How To Turn Failures Into New Year Successes: A Guide For Making Your Resolutions Stick

I always prefer to look at the bright side of things, hunt down the silver linings, and uncover a sliver of positivity in every situation, no matter how dark and gloomy. Take unfulfilled goals for example. Didn't lose that 10 pounds I've been resolutioning for the past two years? Well, I've got 12 more months ahead to finally make it happen.

Didn't write that ebook I said I'd have in the can by years end? Good news is, I've learned so much in the past three months that I think I could write an even better ebook than I could have before.

Kept putting off the big website redesign and launching a consulting business? At least I can plan in even greater detail and come out swinging for the fences in Q1.

See? Things don't look that bad, right? Do me a favor - just nod and smile.

While my world may seem quite rosy through the glasses I'm perpetually wearing, the truth is, these are all goals that I committed to, but failed miserably at completing. That's nothing to brag about. That's a big 'ole "F" circled in bright red Sharpie on my own Commitment Test.

You might be in the same boat. You might be looking at your 2012 resolutions with dismay as they sit, unfulfilled on your vision board, or posted in your blog declaring for all to see the truth — you fell short.

Let's not make the same mistake twice.

Let's really stick to doing what we say we are going to do this year. Cause when we don't, we only hurt ourselves. Here's a few ideas, inspirational moves, and methods to keeping your goals alive until you red-line them as "done."

Making Your List

It's an annual pilgrimage we all make: sitting down at our desks, our big comfy chairs, our kitchen tables, and writing down our end of the year goals for the upcoming 12 months. This generally happens during the latter days of December when we start reflecting on the past 350-some-odd days, recall the things we've always wanted to see, do, hear, and touch, and make plans to turn dreams into reality. But how often do you actually accomplish them? Number three on your list may be "Make a million dollars," but how the hell are you going to accomplish that in 12 months? Or maybe it's a longer-term goal you plan on checking off your to-do list in three years. Even so, a million dollars won't just appear out of thin air.

This is the problem with New Year's Resolutions: all goals, no plans. We sit and cast our wishes, desires, and dreams on a sheet of paper, but make absolutely no effort to devise a plan on how to accomplish them as they die, hanging on a corkboard that eventually gets hidden behind shopping receipts, kid's artwork, grocery lists, and jury duty summonses.

See the rest after the break!

Breaking It Down

Instead of simply writing down your goals, plan on making them a reality. If your objective is to start your own consulting business on the side, also write down the dirty details on what goes into making this happen for real. Some questions that need to be answered may include how many hours of your day will be dedicated to attracting, working with, and following-up with clients? How will you re-arrange your life to allow that time? How will you market your business and when will you build your marketing plan? Will you have a website? What will it look like?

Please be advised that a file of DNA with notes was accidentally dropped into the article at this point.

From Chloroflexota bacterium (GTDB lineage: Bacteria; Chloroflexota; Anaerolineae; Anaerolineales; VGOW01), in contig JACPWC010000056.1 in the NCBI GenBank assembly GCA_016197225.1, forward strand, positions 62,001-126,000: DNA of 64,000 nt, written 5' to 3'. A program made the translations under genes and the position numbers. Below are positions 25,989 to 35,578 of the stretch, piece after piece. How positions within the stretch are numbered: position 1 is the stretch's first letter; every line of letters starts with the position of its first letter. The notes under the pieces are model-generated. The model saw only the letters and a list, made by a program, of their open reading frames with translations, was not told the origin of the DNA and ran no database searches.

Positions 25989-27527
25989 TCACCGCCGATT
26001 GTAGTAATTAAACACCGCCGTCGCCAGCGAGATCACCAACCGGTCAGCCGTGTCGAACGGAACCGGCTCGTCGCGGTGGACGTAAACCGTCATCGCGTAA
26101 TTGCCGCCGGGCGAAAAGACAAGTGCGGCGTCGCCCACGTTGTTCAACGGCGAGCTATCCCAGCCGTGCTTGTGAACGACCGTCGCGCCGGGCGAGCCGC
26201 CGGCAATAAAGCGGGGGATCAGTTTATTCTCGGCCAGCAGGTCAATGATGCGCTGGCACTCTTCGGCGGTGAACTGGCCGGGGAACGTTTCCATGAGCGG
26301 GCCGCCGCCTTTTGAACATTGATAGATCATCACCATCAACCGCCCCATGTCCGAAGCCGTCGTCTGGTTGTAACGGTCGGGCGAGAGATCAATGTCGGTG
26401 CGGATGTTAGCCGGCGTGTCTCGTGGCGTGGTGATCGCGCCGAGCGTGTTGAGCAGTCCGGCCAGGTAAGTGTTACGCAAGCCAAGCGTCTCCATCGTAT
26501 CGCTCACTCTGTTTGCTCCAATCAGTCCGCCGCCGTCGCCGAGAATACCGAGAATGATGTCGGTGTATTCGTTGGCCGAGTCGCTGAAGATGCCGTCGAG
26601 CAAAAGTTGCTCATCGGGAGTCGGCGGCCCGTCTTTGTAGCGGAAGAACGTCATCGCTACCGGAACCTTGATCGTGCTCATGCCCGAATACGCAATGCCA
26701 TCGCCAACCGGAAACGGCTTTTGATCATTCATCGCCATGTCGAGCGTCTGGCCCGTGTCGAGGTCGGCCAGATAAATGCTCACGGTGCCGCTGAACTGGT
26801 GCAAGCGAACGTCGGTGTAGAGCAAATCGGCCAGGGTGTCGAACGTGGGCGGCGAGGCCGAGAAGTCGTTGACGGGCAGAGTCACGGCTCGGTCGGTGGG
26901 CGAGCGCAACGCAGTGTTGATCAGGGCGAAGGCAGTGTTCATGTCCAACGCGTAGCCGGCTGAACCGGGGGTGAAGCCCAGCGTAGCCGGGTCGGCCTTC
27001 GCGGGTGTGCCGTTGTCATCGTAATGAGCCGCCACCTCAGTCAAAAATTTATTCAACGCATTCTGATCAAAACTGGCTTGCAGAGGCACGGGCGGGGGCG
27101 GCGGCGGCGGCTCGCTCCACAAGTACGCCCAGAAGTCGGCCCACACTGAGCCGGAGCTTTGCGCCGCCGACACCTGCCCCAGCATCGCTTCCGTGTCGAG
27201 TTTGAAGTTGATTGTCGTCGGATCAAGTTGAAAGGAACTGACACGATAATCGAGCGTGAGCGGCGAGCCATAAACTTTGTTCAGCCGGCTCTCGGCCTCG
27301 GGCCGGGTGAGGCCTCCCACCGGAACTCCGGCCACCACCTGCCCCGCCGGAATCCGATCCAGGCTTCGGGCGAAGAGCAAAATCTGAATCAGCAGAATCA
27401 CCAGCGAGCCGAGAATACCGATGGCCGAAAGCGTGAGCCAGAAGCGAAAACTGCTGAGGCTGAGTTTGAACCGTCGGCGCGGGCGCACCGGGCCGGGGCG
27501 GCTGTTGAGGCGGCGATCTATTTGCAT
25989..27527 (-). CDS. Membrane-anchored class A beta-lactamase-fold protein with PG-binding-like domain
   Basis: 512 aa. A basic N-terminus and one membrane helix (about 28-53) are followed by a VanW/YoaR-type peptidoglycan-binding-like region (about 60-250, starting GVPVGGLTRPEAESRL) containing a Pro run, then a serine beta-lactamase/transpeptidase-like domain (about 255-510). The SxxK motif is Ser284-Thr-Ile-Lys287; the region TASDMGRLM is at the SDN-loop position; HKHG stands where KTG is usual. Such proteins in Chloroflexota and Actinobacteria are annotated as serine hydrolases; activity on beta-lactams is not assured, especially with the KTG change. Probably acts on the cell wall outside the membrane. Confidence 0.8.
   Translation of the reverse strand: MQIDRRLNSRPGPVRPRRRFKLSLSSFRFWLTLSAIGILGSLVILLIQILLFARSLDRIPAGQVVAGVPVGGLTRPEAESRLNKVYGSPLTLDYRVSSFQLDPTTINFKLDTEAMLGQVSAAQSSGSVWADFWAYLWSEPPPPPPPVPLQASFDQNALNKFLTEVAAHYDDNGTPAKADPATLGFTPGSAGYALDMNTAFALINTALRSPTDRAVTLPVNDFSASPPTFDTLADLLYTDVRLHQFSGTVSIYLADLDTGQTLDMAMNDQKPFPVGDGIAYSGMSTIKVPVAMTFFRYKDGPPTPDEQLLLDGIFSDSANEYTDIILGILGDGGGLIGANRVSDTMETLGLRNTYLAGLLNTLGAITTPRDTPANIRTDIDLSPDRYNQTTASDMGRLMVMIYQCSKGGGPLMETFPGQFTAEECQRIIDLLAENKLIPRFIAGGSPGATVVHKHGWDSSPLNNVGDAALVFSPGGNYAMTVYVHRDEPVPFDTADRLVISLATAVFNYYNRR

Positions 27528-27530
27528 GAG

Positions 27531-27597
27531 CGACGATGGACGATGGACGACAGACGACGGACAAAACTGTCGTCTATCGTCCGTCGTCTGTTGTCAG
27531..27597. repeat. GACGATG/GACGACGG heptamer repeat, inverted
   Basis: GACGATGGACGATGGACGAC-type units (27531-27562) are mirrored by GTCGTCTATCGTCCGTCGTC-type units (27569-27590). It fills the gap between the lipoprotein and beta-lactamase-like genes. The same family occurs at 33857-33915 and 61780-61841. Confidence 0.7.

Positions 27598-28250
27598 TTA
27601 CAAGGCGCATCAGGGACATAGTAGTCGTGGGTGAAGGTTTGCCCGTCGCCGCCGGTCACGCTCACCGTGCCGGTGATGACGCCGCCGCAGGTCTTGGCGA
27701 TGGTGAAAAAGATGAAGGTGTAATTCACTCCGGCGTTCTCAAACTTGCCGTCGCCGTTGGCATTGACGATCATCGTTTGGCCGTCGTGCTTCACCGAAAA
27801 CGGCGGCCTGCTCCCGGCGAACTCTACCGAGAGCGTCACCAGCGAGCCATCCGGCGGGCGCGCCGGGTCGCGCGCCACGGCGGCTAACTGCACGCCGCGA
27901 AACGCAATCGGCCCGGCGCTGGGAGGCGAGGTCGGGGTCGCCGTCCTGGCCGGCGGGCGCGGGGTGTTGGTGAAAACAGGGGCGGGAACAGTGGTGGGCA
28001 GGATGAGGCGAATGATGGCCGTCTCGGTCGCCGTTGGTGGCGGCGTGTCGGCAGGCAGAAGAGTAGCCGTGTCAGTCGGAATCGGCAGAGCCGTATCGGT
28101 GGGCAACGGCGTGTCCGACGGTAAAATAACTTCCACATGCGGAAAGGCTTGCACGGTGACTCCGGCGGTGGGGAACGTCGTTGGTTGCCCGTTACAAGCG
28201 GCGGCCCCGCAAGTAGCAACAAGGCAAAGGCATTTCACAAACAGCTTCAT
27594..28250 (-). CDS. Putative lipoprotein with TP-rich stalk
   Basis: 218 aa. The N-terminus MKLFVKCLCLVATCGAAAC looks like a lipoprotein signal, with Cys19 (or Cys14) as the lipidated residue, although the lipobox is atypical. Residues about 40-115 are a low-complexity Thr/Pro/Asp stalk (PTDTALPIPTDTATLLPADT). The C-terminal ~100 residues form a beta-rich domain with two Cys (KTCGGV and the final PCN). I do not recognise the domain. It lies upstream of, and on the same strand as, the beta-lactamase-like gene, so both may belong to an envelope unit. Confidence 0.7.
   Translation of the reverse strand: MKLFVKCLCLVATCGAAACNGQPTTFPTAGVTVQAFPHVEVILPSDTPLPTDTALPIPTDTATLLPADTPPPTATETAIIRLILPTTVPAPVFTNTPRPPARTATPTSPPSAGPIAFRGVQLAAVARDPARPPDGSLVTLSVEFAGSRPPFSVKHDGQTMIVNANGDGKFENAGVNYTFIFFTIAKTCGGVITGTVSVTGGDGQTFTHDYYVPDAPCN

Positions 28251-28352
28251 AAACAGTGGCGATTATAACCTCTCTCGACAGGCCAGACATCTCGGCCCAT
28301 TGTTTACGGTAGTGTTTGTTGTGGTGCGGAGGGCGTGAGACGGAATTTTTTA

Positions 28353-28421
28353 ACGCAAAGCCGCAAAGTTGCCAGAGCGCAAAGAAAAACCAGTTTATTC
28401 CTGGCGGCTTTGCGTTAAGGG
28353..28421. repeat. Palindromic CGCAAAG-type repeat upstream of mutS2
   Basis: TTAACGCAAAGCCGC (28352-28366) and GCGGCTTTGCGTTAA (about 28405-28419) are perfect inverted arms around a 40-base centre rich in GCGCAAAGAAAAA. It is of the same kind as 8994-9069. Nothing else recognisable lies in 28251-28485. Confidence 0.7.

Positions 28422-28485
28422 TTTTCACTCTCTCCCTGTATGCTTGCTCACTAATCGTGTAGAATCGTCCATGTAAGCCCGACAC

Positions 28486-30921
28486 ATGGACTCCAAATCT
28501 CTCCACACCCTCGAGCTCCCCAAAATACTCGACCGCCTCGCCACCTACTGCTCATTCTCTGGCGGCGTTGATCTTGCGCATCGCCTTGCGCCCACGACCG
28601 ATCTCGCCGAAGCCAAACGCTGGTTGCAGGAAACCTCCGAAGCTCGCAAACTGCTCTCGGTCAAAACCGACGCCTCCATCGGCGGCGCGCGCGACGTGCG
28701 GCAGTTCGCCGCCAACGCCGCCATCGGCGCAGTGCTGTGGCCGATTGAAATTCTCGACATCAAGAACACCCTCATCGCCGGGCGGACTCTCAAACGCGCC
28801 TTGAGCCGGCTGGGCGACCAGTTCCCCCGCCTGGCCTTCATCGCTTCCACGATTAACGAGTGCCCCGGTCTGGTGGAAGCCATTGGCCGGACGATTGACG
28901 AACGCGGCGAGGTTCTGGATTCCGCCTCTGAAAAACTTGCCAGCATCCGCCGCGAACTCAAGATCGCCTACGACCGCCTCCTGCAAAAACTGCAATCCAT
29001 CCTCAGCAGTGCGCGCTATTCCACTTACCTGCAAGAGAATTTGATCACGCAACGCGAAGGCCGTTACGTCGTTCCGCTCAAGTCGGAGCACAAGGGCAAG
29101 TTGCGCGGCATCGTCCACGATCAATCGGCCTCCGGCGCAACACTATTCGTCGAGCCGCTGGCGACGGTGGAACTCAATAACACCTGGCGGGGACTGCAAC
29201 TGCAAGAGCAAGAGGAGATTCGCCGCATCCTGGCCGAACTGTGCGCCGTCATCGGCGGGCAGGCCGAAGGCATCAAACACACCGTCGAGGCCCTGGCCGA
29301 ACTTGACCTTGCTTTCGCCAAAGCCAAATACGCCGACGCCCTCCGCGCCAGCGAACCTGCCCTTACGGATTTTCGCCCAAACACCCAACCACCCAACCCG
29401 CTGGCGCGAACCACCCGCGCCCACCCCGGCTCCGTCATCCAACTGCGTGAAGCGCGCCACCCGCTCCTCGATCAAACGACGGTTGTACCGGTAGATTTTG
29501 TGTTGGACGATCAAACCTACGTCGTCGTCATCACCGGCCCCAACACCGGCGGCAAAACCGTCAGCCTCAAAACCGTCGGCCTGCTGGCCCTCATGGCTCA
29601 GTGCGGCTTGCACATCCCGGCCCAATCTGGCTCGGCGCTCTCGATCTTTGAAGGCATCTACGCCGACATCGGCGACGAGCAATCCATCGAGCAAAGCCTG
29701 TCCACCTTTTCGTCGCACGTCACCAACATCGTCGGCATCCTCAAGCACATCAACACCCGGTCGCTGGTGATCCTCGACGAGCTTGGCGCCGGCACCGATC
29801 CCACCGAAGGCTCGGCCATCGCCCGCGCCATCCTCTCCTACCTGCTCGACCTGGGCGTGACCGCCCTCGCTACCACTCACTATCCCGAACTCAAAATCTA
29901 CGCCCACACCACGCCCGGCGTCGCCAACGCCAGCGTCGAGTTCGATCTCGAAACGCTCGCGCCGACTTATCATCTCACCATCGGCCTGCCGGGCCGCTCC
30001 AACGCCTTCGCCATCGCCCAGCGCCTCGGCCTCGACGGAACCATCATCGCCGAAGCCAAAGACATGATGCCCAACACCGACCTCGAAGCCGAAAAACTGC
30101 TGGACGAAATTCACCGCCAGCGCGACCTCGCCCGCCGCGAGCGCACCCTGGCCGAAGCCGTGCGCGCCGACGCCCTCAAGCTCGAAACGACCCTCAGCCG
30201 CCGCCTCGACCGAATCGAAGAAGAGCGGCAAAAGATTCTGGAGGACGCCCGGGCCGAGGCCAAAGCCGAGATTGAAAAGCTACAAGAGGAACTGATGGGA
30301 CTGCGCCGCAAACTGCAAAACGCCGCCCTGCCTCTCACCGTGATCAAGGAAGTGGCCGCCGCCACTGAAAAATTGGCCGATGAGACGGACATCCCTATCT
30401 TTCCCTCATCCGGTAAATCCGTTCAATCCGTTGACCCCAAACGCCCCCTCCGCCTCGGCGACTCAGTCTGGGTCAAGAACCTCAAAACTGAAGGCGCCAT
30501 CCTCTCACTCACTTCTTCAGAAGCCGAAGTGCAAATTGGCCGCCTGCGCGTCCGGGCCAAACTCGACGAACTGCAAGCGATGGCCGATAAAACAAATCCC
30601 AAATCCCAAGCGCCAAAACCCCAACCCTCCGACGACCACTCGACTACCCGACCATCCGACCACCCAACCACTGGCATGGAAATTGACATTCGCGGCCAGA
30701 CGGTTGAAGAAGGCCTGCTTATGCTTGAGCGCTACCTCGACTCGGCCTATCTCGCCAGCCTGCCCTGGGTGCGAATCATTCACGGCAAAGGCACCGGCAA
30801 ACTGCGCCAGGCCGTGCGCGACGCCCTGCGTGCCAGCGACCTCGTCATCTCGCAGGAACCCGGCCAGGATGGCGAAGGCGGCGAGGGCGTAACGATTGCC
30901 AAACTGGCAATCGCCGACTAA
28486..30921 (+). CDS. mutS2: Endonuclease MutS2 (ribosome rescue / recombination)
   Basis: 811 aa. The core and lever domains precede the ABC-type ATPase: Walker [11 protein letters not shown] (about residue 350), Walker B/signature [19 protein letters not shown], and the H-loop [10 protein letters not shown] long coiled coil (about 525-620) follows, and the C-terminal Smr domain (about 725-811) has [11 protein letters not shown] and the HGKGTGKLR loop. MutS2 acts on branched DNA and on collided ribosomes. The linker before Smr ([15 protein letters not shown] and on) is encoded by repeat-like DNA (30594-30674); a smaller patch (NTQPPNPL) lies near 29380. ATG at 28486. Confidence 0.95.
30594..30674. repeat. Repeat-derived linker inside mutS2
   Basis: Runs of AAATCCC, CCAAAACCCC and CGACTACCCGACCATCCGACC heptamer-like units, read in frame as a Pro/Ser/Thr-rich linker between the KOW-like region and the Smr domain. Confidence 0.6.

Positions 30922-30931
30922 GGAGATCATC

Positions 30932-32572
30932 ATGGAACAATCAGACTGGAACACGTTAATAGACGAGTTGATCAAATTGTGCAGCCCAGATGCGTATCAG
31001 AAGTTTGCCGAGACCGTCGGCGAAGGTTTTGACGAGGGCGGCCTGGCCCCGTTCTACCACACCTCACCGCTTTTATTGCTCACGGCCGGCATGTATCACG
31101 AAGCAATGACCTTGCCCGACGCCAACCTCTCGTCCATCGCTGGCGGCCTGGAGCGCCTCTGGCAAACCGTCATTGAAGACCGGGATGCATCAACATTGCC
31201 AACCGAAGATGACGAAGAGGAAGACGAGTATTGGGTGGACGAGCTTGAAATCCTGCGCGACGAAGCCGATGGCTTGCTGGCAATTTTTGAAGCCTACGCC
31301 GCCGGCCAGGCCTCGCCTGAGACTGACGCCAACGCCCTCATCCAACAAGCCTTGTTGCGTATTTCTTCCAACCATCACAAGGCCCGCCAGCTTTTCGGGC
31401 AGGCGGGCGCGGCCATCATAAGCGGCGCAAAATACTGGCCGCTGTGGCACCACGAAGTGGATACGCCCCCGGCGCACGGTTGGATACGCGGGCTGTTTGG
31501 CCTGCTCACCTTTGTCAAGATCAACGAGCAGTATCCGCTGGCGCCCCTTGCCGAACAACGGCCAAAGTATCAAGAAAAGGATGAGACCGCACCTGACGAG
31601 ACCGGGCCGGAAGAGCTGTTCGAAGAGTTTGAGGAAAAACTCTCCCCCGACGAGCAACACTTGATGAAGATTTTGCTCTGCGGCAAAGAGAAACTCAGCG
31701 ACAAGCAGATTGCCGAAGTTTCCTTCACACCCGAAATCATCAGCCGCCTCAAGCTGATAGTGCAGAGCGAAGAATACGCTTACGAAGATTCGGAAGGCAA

It becomes obvious that this goal of yours won't happen overnight, and you won't be able to simply set up shop and be successful. So once you've gathered up all of your questions surrounding your big desire, grab a weekly 2013 calendar and start plotting them out in terms of items to tackle over the course of the year, starting with the most important ones first. This way, you can mark off weekly and monthly milestones that will help you accomplish the Big Goal by the end of the year. Plus, this practice will keep you motivated and your goal at the forefront of your mind year-round, which means it won't be falling by the wayside in 2013.

Keeping Yourself Accountable

There's nothing like the fear of shame to keep your eye on the prize, so make your weekly calendar of tasks public record to your family, friends, and strangers. Gather up a group of fellow ambitious gals and hold a weekly Google Hangout session, Skype call, or in-person meetup to share your weekly wins and fails. Talk about what you learned, what you can do better next time, and share your knowledge with the group to help others.

Fair warning: not only will this keep you accountable, but you'll probably experience random sparks of inspiration and jolts of excitement for the week ahead.

Checking-In and The Art of The Pivot

After a few months, you may find that your goals change shape, spin off into new ones, or you realize that the vision you had in your head isn't panning out like you thought it would in the real world. It's time to reassess, recalculate your weekly assignments, and establish your new end-goal.

Maybe you got a promotion and you want to devote 100% for a while before launching your consulting gig. Maybe your crafting business will take up more time than you thought (since you forgot to include sleep in your new schedule). Maybe taking time away from your family made you realize that you'd rather be spending time with them than hovering over a laptop at 4:00am and falling asleep at 8:00pm. All of that is OK. Reevaluating your goals frequently will ensure that you're making the right moves for your heart, your mind, and your spirit. And if you decide that your Big Goal isn't all it was cracked up to be, at least you can say you came, you saw, and it was you who did the dumping.

Source: Flickr user